Google makes Earth Engine imaging public as it prepares to unveil carbon footprint tool

Carbon Footprint for Google Workspace will be made available in 2023 to help users measure, report and reduce emissions on Google services

Google will launch a new carbon footprint tool for its portfolio of apps in 2023. AFP
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Google's Earth Engine imaging service is now available for use in the sustainability initiatives of enterprises as it prepares to launch a carbon footprint tracker for its portfolio of applications next year.

Earth Engine, a geospatial image viewer launched in 2010 and previously only made available to scientists and NGOs, combines high-resolution photos and associated data and helps companies to assess how their operations affect the environment.

Meanwhile, Carbon Footprint for Google Workspace will be made available in 2023 to help users to measure, report and reduce emissions on Alphabet-owned Google services such as Gmail, Docs and Meet, the world's biggest internet company said in a blog post on Tuesday.

“The path to a sustainable future begins with the small decisions we make every day. But industries, governments and corporations are challenged to make these decisions without the right data or insights to inform them,” Justin Keeble, managing director of global sustainability at Google Cloud, wrote in the blog.

“Even a small choice for an organisation — [for example,] which raw material to choose for a new product, when to proactively water crops ahead of a drought, which green funds to invest in — requires understanding unique and often complex information.”

Digital technology can play a key role in helping other sectors to decarbonise.

Such technology, if scaled up across industries, could deliver up to 20 per cent of the 2050 reduction needed to hit the International Energy Agency's net zero trajectories in the energy, materials and mobility industries, a joint study by the World Economic Forum and professional services company Accenture revealed.

These industries can already reduce emissions by 4 per cent to 10 per cent through the rapid adoption of digital technology, it said.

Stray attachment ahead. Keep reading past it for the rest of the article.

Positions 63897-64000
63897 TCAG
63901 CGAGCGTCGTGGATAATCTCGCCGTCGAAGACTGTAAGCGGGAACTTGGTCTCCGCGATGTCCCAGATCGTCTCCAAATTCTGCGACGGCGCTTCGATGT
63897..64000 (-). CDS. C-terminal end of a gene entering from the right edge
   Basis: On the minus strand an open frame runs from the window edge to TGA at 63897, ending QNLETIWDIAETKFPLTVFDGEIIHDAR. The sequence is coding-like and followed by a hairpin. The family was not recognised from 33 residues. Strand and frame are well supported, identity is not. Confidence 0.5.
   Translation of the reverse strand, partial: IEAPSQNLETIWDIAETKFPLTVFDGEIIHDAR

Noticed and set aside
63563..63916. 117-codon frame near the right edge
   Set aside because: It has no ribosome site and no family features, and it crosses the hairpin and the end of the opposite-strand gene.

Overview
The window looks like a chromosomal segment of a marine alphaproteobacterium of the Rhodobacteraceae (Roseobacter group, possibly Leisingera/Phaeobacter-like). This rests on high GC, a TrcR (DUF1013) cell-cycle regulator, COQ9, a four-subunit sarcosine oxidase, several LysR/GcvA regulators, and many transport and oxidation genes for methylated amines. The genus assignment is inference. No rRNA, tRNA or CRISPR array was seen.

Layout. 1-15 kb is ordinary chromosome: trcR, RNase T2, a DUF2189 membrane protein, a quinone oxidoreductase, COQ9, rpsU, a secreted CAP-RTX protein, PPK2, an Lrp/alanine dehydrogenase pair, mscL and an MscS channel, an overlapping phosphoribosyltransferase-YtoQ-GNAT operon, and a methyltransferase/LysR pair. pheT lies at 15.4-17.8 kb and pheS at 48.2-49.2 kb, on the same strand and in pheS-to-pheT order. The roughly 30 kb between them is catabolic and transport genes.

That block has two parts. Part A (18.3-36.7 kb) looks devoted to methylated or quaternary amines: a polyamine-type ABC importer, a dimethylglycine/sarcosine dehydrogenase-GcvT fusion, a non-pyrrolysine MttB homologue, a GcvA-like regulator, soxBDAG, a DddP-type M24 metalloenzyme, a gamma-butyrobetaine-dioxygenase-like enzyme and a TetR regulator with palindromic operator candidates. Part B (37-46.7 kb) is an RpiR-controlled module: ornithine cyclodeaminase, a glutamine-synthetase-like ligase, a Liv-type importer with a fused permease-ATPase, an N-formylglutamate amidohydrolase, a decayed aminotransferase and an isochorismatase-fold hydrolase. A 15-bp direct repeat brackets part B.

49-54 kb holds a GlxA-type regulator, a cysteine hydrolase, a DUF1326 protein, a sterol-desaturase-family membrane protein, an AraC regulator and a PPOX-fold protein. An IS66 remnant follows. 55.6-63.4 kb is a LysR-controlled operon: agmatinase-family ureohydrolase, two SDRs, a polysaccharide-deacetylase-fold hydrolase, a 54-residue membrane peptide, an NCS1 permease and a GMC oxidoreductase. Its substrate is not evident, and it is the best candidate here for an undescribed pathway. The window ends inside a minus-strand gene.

While not as significant as energy, transport and other industries, the technology sector also contributes to carbon emissions globally.

A digital carbon footprint is measured by the emissions resulting from the production, use and data transfer of digital devices and infrastructure, according to French IT consultancy Capgemini.

Global email usage generates as much carbon dioxide as having seven million extra cars on the road, a 2020 study by the BBC's Science Focus found.

Minimising email use can have a substantial impact: for example, if each email user in the UK sent one less email a day, 16,433 tonnes of carbon dioxide emissions can be reduced, which is the equivalent of 81,152 flights from London to Madrid, it said.

Google's Earth Engine has one of the largest publicly available data catalogues and a global data archive that covers the past 50 years and is updated every 15 minutes.

The service can detect trends and understand correlations between human activities and the corresponding environmental impact “more precisely than ever before”, Google said.

This can serve as an important tool for organisations advancing their sustainability initiatives as the world races to fight off the effects of climate change.

At least a fifth of the world's largest public companies have committed to net zero targets, with the private sector at the forefront, the WEF said.

“Everyone wants to better understand how to become more sustainable and take actions that have a meaningful impact. Businesses and individuals alike are wondering how to turn sustainability ambition into action,” Mr Keeble said.

The coming Carbon Footprint for Google Workspace service will also have a tool designed to help non-technical users access emissions data, which they can use for tracking or in disclosures.

“Tools like Carbon Footprint allow our engineers to understand the carbon impact of our technology decisions and ensure we continue to 'architect' a fast, resilient and low-carbon commerce solution,” said Stacy Kauk, head of sustainability at e-commerce platform Shopify.

Updated: June 28, 2022, 10:51 AM
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